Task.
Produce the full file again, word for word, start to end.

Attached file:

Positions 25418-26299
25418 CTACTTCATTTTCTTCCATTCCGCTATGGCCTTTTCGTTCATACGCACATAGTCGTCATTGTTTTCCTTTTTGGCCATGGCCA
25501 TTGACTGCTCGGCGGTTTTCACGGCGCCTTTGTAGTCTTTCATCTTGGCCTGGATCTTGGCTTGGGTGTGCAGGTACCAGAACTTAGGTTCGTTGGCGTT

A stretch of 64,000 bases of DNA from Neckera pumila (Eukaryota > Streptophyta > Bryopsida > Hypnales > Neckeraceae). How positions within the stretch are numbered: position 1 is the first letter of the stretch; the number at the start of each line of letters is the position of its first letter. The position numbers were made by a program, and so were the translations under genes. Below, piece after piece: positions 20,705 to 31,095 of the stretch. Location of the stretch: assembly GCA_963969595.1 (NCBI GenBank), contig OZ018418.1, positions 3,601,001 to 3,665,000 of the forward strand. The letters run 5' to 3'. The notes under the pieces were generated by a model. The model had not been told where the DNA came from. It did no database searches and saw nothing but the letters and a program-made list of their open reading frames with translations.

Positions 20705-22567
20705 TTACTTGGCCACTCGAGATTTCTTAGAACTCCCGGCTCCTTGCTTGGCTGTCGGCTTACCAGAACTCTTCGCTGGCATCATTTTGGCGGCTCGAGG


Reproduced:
Positions 25418-26299
25418 CTACTTCATTTTCTTCCATTCCGCTATGGCCTTTTCGTTCATACGCACATAGTCGTCATTGTTTTCCTTTTTGGCCATGGCCA
25501 TTGACTGCTCGGCGGTTTTCACGGCGCCTTTGTAGTCTTTCATCTTGGCCTGGATCTTGGCTTGGGTGTGCAGGTACCAGAACTTAGGTTCGTTGGCGTT

A stretch of 64,000 bases of DNA from Neckera pumila (Eukaryota > Streptophyta > Bryopsida > Hypnales > Neckeraceae). How positions within the stretch are numbered: position 1 is the first letter of the stretch; the number at the start of each line of letters is the position of its first letter. The position numbers were made by a program, and so were the translations under genes. Below, piece after piece: positions 20,705 to 31,095 of the stretch. Location of the stretch: assembly GCA_963969595.1 (NCBI GenBank), contig OZ018418.1, positions 3,601,001 to 3,665,000 of the forward strand. The letters run 5' to 3'. The notes under the pieces were generated by a model. The model had not been told where the DNA came from. It did no database searches and saw nothing but the letters and a program-made list of their open reading frames with translations.

Positions 20705-22567
20705 TTACTTGGCCACTCGAGATTTCTTAGAACTCCCGGCTCCTTGCTTGGCTGTCGGCTTACCAGAACTCTTCGCTGGCATCATTTTGGCGGCTCGAGG